Dapagliflozin earns breakthrough therapy designation for CKD with, without type 2 diabetes
The FDA granted breakthrough therapy designation to the SGLT2 inhibitor dapagliflozin for adults with chronic kidney disease with and without type 2 diabetes, according to an industry press release.
The decision follows findings from the DAPA-CKD trial, published in September in The New England Journal of Medicine, that demonstrated treatment with dapagliflozin (Farxiga, AstraZeneca) reduced risks for worsening renal function and death due to cardiovascular disease or renal disease in patients with CKD, both with and without type 2 diabetes. As Healio previously reported, AstraZeneca stated in March that the DAPA-CKD trial would be stopped early, per recommendation from the independent data monitoring committee, after investigators reported an “overwhelming benefit” for reduction in worsening renal function or renal death compared with placebo.
“There is a serious, unmet need for better and earlier treatment options for patients with chronic kidney disease,” Mene Pangalos, executive vice president of biopharmaceuticals research and development at AstraZeneca, said in the release. “Following the ground-breaking DAPA-CKD results, the breakthrough therapy designation is further testament to Farxiga’s potential to slow the progression of chronic kidney disease. We look forward to working with the FDA to make Farxiga available to patients as quickly as possible.”
DAPA-CKD findings, initially presented at the European Society of Cardiology Congress in August and again at the European Association for the Study of Diabetes in September, showed treatment with dapagliflozin significantly reduced renal failure, CV death or hospitalization for heart failure, and prolonged survival among adults with CKD with and without type 2 diabetes.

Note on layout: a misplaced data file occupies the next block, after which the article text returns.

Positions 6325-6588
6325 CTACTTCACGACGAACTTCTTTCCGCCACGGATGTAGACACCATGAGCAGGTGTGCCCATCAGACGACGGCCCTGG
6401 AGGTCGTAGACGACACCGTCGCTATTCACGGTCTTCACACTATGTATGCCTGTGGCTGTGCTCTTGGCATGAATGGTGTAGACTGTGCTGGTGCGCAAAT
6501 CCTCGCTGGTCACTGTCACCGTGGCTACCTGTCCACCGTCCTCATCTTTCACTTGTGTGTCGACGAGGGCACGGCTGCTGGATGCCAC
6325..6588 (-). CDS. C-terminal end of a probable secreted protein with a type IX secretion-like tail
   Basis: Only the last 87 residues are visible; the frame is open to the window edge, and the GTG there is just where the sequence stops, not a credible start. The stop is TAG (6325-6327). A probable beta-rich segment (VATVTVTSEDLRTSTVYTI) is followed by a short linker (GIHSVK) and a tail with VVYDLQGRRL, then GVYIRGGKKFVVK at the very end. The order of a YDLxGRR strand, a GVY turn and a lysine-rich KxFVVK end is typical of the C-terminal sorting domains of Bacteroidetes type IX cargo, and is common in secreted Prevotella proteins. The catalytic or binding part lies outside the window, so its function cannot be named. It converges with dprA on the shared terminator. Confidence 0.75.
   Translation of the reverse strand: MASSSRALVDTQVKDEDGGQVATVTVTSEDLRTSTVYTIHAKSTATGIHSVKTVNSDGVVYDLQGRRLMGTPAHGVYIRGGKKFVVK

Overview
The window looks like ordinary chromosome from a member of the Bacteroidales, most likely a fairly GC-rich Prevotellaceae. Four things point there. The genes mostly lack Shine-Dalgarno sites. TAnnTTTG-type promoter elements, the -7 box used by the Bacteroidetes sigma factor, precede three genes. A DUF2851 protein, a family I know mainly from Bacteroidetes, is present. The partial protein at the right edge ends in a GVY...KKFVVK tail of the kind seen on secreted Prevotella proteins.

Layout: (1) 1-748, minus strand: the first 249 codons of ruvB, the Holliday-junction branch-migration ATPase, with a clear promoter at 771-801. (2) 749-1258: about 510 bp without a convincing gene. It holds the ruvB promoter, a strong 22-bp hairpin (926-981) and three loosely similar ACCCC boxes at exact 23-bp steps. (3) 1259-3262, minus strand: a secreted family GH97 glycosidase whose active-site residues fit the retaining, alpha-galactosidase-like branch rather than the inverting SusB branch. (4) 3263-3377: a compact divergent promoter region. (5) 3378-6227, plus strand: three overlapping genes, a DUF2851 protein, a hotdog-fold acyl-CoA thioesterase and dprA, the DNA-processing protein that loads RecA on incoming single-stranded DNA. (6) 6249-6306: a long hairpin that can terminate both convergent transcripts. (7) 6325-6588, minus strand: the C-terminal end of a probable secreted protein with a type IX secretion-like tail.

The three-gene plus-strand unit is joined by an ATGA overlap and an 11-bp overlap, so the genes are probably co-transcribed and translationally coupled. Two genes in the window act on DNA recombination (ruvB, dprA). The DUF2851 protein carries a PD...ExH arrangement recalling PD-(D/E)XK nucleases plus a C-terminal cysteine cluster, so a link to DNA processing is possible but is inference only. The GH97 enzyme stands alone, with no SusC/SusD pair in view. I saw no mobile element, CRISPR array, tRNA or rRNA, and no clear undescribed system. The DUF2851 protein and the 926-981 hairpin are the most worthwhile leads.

During a median 2.4 years, the primary outcome — a composite of sustained decline in eGFR of at least 50%, end-stage renal disease or death due to kidney-related or CV causes — occurred in 197 participants (9.2%) in the dapagliflozin group and 312 participants (14.5%) in the placebo group, meaning patients in the dapagliflozin group had a 39% lower risk for the primary endpoint compared with the placebo group (HR = 0.61; 95% CI, 0.51-0.72), with a number needed to treat to prevent one primary outcome event of 19.
In a series of secondary analyses, participants in the dapagliflozin group also had a 44% lower risk for the combined renal outcome of sustained decline in eGFR of 50% or more, ESRD or renal death — but not CV death — compared with placebo.
All-cause mortality was significantly different between the dapagliflozin and placebo groups (4.7% vs. 6.8%), with an HR of 0.69 (95% CI, 0.53-0.88), meaning those in the dapagliflozin group had a 31% lower risk for death from any cause.
In May, dapagliflozin was approved to reduce the risk of CV death and hospitalization for HF for adults with HF with reduced ejection fraction, with and without type 2 diabetes.
Breakthrough therapy designation is intended to expedite the development and review of drugs for serious or life-threatening conditions. According to the FDA, criteria for breakthrough therapy designation require preliminary clinical evidence that demonstrates the drug may have substantial improvement on at least one clinically significant endpoint over available therapy.